California Moves Forward with Voter Access and Turnout
California has been moving forward with trying to increase voter access and turnout throughout the last couple of years. Californians can already register to vote online and request a mail ballot without providing a reason. Ballots are counted even after arriving up to three days after Election Day, as long as the ballots are postmarked by Election Day. It is a bit surprising that California has been shifting rapidly towards increasing voter access and turnout, while other states have been moving more aggressively towards cracking down on alleged voter fraud. Kim Alexander, president of the California Voter Foundation, a nonpartisan organization dedicated to improving the election process, told the following to the Sacramento Bee,
On the whole, I’m really proud of California. We are definitely treating voters better than they are being treated in other states. The only thing sadder than people not voting is people trying to vote and not having their ballot be counted.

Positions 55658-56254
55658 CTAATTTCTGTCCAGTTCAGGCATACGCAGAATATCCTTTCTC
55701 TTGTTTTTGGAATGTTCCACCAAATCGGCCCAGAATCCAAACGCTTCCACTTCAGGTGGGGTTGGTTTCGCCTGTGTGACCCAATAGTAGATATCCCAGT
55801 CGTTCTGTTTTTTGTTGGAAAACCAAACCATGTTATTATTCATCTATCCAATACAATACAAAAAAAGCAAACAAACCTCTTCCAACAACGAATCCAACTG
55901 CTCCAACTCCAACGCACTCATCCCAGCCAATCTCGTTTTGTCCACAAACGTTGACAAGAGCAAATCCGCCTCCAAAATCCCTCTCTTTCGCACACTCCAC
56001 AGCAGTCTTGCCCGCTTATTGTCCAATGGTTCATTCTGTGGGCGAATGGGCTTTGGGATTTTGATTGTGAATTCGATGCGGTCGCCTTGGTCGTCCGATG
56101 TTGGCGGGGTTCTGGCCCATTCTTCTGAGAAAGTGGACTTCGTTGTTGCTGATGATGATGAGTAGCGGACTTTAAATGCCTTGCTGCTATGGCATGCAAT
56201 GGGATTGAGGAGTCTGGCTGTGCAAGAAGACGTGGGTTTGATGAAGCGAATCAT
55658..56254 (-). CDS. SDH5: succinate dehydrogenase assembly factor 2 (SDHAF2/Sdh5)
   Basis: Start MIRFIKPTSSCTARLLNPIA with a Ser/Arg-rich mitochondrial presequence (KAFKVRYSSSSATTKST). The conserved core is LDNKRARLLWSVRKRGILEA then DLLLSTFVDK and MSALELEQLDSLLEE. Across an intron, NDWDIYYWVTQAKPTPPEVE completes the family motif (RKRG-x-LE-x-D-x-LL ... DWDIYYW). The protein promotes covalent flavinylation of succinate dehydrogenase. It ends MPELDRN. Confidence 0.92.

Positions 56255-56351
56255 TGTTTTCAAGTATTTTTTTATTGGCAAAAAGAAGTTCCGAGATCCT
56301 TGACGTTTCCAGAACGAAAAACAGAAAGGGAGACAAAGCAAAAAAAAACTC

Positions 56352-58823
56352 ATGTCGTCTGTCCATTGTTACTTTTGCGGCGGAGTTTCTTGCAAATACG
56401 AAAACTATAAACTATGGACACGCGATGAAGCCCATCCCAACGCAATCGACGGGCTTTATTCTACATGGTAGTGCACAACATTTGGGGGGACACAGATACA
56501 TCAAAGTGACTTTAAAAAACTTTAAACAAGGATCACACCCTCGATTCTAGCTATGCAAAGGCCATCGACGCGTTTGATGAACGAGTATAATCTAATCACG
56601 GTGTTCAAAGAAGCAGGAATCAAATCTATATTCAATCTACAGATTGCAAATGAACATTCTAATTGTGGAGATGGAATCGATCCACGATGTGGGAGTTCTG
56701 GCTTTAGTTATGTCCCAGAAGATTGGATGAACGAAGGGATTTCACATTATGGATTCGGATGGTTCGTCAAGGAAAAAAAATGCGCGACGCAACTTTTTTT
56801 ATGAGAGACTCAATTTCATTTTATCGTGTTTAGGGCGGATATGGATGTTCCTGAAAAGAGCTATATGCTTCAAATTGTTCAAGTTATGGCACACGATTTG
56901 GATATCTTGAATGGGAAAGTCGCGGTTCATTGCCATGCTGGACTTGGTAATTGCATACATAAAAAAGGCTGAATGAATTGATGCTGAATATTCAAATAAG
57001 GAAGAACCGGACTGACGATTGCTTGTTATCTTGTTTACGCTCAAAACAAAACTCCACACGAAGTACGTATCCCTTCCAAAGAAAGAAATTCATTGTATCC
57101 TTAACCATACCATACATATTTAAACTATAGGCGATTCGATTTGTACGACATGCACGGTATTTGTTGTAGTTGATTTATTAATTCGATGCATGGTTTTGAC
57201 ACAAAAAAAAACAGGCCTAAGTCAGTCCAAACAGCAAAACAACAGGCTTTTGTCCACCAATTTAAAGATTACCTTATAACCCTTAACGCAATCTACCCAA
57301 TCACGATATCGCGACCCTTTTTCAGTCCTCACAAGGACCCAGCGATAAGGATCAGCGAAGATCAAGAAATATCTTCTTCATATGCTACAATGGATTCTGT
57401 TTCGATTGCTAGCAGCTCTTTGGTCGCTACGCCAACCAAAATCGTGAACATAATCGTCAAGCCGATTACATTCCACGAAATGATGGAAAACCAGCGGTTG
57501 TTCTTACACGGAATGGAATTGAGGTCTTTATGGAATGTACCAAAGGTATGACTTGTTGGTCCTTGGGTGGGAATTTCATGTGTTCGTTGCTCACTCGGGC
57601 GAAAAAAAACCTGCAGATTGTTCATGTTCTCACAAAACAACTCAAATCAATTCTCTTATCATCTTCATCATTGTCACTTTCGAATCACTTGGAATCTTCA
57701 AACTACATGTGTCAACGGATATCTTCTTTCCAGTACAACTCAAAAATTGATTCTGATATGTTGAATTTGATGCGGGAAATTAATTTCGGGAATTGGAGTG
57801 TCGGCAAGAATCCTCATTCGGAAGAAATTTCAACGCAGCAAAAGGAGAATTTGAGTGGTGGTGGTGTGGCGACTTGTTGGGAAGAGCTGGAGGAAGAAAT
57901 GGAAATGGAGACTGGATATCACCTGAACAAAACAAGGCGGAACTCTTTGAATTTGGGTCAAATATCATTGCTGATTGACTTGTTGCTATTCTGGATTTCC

Earlier this year, Gov. Jerry Brown even signed a measure requiring counties to provide prepaid postage for mail ballots so that people will not need to use a stamp to return their ballot by mail, which will go into effect starting next year. But despite all these efforts to increase voter access and turnout, there are some programs that can create unintended issues such as the Motor Voter program where the DMV admitted that it improperly registered about 1,500 customers to vote, some of who were not citizens. According to the Sacramento Bee, some legislators are already thinking about possible future legislation that would allow same-day registration, weekend voting locations,and create programs to help educate young people about how to vote. While some ideas to try to increase voter access and turnout are good setups in the right direction, other ideas are not fully thought out and poorly executed. Hopefully legislators learn from the mistakes of things such as the Motor Voter program and exercise more caution in the future when trying to increase voter access and turnout.